I am not an expert but if I were in your situation, I would think of my vegetable growing project as a long-term one and start by improving the sandy salty soil. It sounds like you have access to sand outside. You can either get a big container like half a drum or make some sort of raised bed on the sand outside. Put a thick layer of newspaper or cardboard at the bottom. You do not want to lose the nutrients and moisture by leaking from the bottom. Now add some of the sand you have. Try to find some manure from somewhere (cows, camels, chicken, and sheep) and add. Keep all the raw vegetable peelings scraps, eggshells used tealeaves/ bag coffee grinds etc. and add that too. Tear newspaper and mix in. Water it and keep it moist by covering it with more damp newspaper/ cardboard or even old carpet. Keep adding to you pile. After a few weeks or months, you will be able to use the compost from the bottom.
We love growing our own food:

flowersun
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Wow! Just noticed you live in an apartment on the 34 th floor with a small balcony so you would probably not be able to go with the raised bed option I mentioned above but you can still make your own compost in a container.

Here are some smaller ideas.
1 . Pineapples grow well in pots and makes a nice ornamental plant. You can grow a pineapple plant from one you buy.
2. If you can buy seeds on the internet, you can grow fancy lettuce. They do not take much space and look good indoors. Lettuce can also grow in a small hydroponic setup not needing any soil.
3. You can grow sprouts in a jar or a tray.
We love growing our own food:

garudamon11
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Hi, Im sorry that I didnt update this because now I have a bag of peat moss and a bag of potting soil, there was one nursery selling that and it was at a decent price, maybe I should've looked more carefully before moaning about it :oops:

I also have a small bag of sweet onion seeds I plan to grow 12 in my big container in which I mixed the peat moss with sand, do I need to add compost to it? my mom thinks peat moss is enough.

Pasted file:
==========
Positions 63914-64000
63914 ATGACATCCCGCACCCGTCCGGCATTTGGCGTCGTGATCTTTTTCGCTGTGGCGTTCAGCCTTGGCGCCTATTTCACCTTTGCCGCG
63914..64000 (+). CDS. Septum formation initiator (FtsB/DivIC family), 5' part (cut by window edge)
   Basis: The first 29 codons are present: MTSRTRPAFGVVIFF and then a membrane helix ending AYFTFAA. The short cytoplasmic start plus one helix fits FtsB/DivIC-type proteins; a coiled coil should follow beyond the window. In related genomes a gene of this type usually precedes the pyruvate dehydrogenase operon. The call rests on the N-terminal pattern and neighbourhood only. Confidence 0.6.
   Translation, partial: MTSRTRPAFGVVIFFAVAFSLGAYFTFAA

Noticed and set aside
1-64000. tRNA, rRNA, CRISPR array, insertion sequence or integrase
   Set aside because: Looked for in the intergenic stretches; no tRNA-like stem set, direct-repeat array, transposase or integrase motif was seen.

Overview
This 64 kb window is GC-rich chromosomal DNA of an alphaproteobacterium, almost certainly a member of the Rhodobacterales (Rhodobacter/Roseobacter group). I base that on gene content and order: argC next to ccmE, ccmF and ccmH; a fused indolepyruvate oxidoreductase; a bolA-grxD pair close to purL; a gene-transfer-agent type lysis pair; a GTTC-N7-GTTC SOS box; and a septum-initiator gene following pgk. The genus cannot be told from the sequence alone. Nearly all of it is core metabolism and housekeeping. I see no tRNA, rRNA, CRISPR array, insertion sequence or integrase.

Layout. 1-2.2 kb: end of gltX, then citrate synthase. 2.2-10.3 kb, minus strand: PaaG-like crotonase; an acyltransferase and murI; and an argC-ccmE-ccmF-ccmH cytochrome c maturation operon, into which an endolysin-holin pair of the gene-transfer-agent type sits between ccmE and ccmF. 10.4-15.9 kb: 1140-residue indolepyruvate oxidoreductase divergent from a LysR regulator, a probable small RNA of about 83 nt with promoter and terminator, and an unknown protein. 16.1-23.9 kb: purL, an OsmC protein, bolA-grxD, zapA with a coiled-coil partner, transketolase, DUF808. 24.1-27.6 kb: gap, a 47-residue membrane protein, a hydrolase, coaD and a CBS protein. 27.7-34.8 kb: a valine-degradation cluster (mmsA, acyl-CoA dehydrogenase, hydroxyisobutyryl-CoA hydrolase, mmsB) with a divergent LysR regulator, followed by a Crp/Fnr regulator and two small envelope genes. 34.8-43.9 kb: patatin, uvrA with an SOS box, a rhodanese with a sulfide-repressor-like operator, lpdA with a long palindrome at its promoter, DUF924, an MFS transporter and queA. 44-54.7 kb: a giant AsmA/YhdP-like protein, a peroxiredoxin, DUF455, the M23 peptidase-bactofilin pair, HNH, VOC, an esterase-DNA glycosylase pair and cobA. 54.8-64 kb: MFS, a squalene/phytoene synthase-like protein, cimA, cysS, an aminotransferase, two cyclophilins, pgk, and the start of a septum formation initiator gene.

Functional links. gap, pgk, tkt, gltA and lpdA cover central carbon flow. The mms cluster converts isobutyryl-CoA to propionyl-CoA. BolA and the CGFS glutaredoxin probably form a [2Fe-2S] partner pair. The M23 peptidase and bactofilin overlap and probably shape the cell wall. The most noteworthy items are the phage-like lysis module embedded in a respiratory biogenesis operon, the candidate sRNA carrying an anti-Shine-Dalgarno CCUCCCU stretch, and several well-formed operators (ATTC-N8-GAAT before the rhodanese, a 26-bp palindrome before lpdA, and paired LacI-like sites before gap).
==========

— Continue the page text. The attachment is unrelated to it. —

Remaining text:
And how exactly do I make a compost container? I mean... how big should it be? where should I put it? is it going to smell? how long does it take until the stuff become compost?

garudamon11
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Two pictures of the container:


[img]https://img716.imageshack.us/img716/1766/picture004qs.jpg[/img]


[img]https://img856.imageshack.us/img856/1521/picture005sh.jpg[/img]

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rainbowgardener
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A good composting option for apartment dwellers is worm composting.

Type vermicompost, worm composting, or worm bins or some variation of that into the Search the Forum Keyword Box and find lots written here about it.

Here's one to start you off that has links to instructions and other stuff:

https://www.helpfulgardener.com/forum/viewtopic.php?p=178711#178711

It's very self contained, works on a small scale, no smell, and you don't have to worry so much about greens and browns, just feed your kitchen scraps to your worms and get lovely worm castings back.
Twitter account I manage for local Sierra Club: https://twitter.com/CherokeeGroupSC Facebook page I manage for them: https://www.facebook.com/groups/65310596576/ Come and find me and lots of great information, inspiration

garudamon11
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Thanks, but I have a strong worm-phobia... and I don't know where I can get redworms from (I know they live in soil but I don't own garden), even if I managed to find redworms then I have to convince my mom about keeping hundreds of worms in a bin in our apartment, and Im not really keen about that :oops:

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soil
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not hundreds, thousands of worms.
For all things come from earth, and all things end by becoming earth.

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!potatoes!
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even tens of thousands.

i think you're going to need more material than just sand and peat. even if you can get a mix that works well for you drainage- and water-retention-wise, there's hardly any nutrient (or nutrient holding ability) there. maybe some of that potting soil, plus compost...would be a start, anyway.

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!potatoes!
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hmmm, no edit.

I'm going to send a message to you - i can probably send some cowpeas to try out, at least.